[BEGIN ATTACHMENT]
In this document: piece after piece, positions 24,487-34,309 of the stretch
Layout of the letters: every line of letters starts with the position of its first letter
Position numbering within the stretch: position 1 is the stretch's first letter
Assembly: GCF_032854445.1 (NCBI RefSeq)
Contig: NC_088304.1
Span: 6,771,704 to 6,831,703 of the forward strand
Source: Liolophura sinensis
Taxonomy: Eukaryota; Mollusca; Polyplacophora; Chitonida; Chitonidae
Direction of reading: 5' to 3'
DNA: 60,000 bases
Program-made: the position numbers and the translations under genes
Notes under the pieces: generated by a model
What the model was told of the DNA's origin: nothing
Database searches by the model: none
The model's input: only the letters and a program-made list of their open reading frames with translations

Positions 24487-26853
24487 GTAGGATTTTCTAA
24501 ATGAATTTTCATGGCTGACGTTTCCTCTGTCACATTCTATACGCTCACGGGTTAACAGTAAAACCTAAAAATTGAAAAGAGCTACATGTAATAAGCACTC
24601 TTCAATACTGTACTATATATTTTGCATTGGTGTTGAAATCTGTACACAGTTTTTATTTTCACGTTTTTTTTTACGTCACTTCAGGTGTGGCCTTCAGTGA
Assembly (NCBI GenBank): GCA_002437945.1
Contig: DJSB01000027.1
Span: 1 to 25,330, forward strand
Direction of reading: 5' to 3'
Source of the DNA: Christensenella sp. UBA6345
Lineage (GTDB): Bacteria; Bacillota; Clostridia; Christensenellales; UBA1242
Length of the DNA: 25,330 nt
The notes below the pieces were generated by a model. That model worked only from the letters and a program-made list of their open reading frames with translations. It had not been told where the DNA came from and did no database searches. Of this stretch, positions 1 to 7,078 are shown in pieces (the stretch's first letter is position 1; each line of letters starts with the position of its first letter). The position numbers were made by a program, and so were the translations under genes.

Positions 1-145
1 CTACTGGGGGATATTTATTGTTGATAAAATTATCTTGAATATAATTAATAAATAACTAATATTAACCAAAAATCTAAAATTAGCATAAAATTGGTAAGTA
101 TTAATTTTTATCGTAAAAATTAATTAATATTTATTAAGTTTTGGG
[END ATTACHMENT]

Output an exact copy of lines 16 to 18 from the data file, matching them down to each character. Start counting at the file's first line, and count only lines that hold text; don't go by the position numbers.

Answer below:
Positions 24487-26853
24487 GTAGGATTTTCTAA
24501 ATGAATTTTCATGGCTGACGTTTCCTCTGTCACATTCTATACGCTCACGGGTTAACAGTAAAACCTAAAAATTGAAAAGAGCTACATGTAATAAGCACTC